Cleanliness Is Next To Godliness
Creeks can be messy places: they are often littered with downed and submerged logs, countless branches, leaves and unruly vegetation. I’ve taken numerous photos, gotten home and found lots of distracting elements in my uploaded photos. Of course, much can be removed in post-processing. However, I have found it helpful and time-saving to take a look around where you are photographing and perform a bit of housekeeping. Some debris, such as small branches, can easily be tossed to one side. It is easy to forget to tidy up your scene but it is something I have been more cognizant of as I survey creeks for compelling compositions.
I am a bit of an iconoclast when it comes to photography. The conventional wisdom is that one must shoot in RAW and use Lightroom/Photoshop or something similar for editing. I must confess to doing neither. As an amateur who does not harbor professional aspirations, I can’t justify the file size of RAW images or the time and expense of sophisticated editing platforms. I make do with JPEG and relatively simple editing programs like Snapseed or even the native editing tools provided on my iPad or MacBook. Obviously, I can’t bring out all the shadow detail or merge multiple exposures like a pro can. Still, I am convinced that if I pay attention to the fundamentals of good photography, I can still produce respectable images, even if not at a professional level. My desire for ease and simplicity carries over to my equipment. In addition to a good, lightweight tripod, I wear my kayak boots for wading in the water and carry my Sony a6000 and my polarizer. I occasionally use a 5 stop ND filter if there is a lot of light, but most of the time my polarizer suffices for all my needs as I am careful to photograph early in the morning or on cloudy days. My go-to lens is a 10-18 mm Sony wide-angle zoom (15-27 mm with crop factor). That is about it.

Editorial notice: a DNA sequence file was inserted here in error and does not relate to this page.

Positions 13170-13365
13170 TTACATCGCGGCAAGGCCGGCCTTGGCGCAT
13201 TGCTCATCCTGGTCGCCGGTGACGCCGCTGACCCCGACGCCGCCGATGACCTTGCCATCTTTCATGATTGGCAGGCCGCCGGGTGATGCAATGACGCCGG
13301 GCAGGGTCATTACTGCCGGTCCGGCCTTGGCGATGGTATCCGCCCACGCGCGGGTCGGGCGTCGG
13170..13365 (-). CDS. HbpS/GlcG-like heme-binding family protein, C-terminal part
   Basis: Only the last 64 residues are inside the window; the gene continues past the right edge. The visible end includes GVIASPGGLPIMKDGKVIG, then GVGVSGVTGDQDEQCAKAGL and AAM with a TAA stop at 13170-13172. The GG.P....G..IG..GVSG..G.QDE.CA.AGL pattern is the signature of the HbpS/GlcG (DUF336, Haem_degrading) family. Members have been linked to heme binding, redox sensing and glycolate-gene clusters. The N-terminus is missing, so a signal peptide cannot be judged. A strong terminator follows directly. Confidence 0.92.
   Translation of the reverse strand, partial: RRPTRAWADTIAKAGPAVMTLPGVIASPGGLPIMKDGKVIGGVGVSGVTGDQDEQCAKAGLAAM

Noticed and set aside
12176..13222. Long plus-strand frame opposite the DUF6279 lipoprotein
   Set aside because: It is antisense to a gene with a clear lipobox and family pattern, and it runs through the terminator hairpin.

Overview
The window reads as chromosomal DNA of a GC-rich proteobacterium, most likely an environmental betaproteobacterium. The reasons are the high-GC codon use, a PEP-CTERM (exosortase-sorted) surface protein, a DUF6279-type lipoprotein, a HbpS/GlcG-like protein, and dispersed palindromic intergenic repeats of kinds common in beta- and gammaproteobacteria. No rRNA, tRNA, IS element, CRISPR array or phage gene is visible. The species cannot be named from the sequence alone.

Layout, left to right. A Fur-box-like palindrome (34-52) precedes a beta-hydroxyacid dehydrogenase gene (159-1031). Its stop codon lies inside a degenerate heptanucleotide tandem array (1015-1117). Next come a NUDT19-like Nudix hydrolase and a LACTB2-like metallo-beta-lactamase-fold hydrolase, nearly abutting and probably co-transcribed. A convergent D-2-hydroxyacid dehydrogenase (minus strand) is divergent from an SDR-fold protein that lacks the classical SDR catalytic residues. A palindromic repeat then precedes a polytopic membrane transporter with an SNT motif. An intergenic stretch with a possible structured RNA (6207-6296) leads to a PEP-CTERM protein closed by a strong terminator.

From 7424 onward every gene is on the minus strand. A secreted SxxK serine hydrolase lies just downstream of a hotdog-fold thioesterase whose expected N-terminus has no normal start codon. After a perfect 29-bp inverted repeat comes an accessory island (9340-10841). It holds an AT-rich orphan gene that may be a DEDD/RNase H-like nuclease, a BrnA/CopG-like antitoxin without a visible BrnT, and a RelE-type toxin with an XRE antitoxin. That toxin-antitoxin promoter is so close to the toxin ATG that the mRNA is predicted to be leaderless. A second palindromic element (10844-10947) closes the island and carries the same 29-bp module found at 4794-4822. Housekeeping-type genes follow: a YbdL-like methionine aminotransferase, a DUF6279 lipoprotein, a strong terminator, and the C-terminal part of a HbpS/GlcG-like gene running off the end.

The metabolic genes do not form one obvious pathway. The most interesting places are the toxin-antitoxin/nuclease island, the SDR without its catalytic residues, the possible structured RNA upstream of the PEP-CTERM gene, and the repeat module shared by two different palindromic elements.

Why Long Exposure?
I love watching the water flow in creeks with the naked eye. It always surprises me, however, how unsatisfying creek photos are when they are taken at a shutter speed that approximates what our eyes see. In my view, faster shutter speeds cannot match the lovely artistic effect that slow shutter speeds can give to flowing water. If you haven’t tried long exposure photography on a mountain creek, I urge you to give it a try. I suspect you won’t regret it. Just make sure you don’t fall in the water.
I am an avid kayaker, bird watcher and outdoor enthusiast, who likes to travel the Pacific Northwest in search of beautiful places to photograph. Though I am strictly an amateur photographer, I hope my pictures effectively capture some of the amazing beauty that surrounds us in the Pacific Northwest. Visitors will find that my photographs generally lack the heavily processed aspects that characterize much of contemporary landscape photography. Many were taken in areas not often photographed and from uncommon vantage points. I hope you enjoy them as much I did taking them.